The trial of the remaining seven treason accused persons in the longest-running trial in the history of Namibia resumed yesterday before acting Windhoek High Court judge Petrus Unengu with the defence’s case.
The judge earlier dismissed a section 174 application which the accused had lodged, and ruled that Progress Kenyoka Munuma (60), Shine Samulandela (53), Manuel Manepelo Makendano (67), Alex Sinjabata Mushakwa (56), Diamond Samunzala Salufu (59), Frederick Isaka Ntambila (55), and John Mazila Tembwe (52) have a case to answer.
One of their co-accused, Hoster Simasiku Ntombo (57), was released after the Supreme Court found he was illegally abducted from Botswana by security f
They were first convicted and sentenced to jail terms ranging from 30 to 32 years by the late Justice John Manyarara in 2007. Those convictions and sentences were, however, set aside by the Supreme Court on appeal in July 2013, and the trial ordered to start afresh before a new judge.
The eight accused, arrested between July 2002 and December 2003, have been in custody now for the past 19 years.
They are charged with taking part in a conspiracy aimed at overthrowing the Namibian government in the former Caprivi region between September 1998 and December 2003.
They face charges of high treason, murder, attempted murder, sedition, public violence and the illegal importation of weapons and ammunition.
The charges stem from an alleged failed attempt to secede the then Caprivi (now Zambezi) from Namibia.
Yesterday, Munuma shared a tale of harassment and incarcerations from the time he fled to Botswana in 1998 until his return and eventual trial on charges of treason during 2005.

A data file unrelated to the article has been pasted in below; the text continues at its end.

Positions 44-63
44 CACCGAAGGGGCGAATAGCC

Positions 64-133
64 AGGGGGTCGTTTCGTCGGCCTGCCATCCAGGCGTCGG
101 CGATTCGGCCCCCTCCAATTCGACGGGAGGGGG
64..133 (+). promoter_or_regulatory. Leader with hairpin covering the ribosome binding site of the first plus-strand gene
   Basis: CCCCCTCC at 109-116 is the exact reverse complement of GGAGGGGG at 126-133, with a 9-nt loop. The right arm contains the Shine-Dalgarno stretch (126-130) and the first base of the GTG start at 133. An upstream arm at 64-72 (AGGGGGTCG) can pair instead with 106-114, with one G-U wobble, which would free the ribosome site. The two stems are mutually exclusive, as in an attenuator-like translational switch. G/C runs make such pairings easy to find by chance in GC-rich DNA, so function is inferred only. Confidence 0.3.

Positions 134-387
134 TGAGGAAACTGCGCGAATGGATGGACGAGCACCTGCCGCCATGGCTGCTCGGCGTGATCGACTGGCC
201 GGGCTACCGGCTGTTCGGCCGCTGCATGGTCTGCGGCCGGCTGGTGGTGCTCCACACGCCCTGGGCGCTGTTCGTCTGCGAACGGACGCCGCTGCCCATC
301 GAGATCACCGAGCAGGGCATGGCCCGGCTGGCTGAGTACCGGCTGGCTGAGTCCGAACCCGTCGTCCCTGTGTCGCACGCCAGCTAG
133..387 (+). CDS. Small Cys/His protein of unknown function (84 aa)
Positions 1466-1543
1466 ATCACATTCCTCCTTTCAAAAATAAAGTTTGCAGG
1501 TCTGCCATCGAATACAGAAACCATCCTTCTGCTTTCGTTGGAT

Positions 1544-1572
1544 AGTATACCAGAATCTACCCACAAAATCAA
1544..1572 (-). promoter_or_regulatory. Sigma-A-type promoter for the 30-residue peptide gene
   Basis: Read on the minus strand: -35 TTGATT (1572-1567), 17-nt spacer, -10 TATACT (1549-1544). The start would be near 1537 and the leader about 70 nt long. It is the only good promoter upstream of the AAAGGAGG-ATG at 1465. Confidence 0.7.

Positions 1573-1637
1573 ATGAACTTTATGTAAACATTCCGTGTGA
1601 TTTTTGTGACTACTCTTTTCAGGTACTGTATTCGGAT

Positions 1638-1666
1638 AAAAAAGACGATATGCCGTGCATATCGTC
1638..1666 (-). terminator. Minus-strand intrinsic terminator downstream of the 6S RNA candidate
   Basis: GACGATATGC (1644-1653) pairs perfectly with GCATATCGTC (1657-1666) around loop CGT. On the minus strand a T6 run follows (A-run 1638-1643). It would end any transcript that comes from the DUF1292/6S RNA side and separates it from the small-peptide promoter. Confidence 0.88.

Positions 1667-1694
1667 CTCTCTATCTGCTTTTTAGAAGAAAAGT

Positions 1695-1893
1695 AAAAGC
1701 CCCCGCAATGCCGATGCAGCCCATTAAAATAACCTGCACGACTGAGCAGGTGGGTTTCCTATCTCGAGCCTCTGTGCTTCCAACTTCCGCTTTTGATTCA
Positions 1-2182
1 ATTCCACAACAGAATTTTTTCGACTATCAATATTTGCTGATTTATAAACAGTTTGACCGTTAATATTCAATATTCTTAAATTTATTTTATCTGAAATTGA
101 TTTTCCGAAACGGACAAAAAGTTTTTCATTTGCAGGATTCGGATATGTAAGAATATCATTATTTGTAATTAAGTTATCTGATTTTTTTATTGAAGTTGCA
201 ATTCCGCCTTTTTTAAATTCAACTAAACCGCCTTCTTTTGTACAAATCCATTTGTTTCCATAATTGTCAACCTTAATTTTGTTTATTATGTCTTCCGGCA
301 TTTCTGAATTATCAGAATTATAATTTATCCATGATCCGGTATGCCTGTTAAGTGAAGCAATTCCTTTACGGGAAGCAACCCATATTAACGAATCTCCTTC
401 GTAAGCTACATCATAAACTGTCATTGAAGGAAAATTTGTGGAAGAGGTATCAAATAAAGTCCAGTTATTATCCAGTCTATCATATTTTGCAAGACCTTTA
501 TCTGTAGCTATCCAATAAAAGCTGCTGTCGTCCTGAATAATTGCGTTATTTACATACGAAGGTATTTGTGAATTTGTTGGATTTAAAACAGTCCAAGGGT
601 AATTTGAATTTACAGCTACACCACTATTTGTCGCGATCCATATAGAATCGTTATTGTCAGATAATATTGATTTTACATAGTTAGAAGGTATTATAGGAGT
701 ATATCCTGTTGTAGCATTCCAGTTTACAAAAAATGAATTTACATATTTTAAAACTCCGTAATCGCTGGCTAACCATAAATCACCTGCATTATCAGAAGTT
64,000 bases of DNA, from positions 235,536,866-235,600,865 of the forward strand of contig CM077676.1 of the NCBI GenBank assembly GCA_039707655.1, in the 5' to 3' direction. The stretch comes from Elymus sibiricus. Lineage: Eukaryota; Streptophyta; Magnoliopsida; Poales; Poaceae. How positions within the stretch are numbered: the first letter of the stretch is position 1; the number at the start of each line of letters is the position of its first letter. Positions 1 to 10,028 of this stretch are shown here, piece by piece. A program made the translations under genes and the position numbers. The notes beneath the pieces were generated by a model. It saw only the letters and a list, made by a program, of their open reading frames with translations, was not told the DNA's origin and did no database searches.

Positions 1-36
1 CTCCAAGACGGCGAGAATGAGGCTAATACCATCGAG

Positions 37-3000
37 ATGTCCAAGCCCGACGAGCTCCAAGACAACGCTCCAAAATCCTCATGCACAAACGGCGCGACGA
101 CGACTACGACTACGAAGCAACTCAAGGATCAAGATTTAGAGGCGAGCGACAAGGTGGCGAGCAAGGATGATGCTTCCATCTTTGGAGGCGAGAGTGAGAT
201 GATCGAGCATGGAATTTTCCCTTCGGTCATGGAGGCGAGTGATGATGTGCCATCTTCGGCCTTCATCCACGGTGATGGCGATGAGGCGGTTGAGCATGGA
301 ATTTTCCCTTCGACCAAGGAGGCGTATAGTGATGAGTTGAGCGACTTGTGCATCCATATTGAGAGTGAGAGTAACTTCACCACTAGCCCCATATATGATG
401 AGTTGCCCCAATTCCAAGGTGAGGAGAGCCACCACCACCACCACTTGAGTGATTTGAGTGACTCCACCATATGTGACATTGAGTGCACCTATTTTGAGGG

According to him, he was on his way to visit friends during October 1998 when he was accosted by members of the Namibian police and defence force. During several interrogations, he was asked about his family, tribe and political affiliations.
“While they did not assault me, the manner in which they were interrogating me was aggressive. I had a feeling that someone would die there, and I did not want it to be me,” Munuma told the court.
He said he managed to convince one of his captors to let him go to the nearest village, whereupon he took the chance to escape to Botswana, and went to a Botswana Defence Force (BDF) base.
While there, he was told that there were several other men who had also escaped into Botswana, and the soldiers were waiting for transport for them to be taken to a refugee camp.
Instead, he said, they were taken to a police station, and then to several prisons where they were kept until someone from the UNHCR came and issued them with refugee status, and they were afterwards taken to the Dukwe refugee camp. Munuma testified that he stayed in Dukwe until 19 November 1999 when he was fetched by a soldier from the BDF under the pretext that he was to go and help the soldier in Francistown, but that was just a ruse.
“I was taken to Francistown, left at the police station and then to the Maun prison. Despite my constant questions about the reasons for my incarceration, the only answer I got was that those were instructions from their superiors,” he informed the court.
In February 2000, he was visited by a woman from the Botswana Council for Refugees, who informed him that he will be taken back to Dukwe. But instead, he was taken to the Francistown maximum security prison, and from there to the Centre for Illegal Immigrants. Here, he was picked up and brought back to Namibia in handcuffs and leg irons. He emphasised that the late Commissioner Abraham Maasdorp, who was in charge of the treason investigation, was present at all times when he was being transferred to the various prisons that he was held in.
The accused denied that he was ever involved with the attacks on Katima Mulilo, or that he planned it with anyone.
He will face cross-examination from deputy prosecutor general Lourens Campher today.
Ilse Aggenbach and George Neves represent Munuma.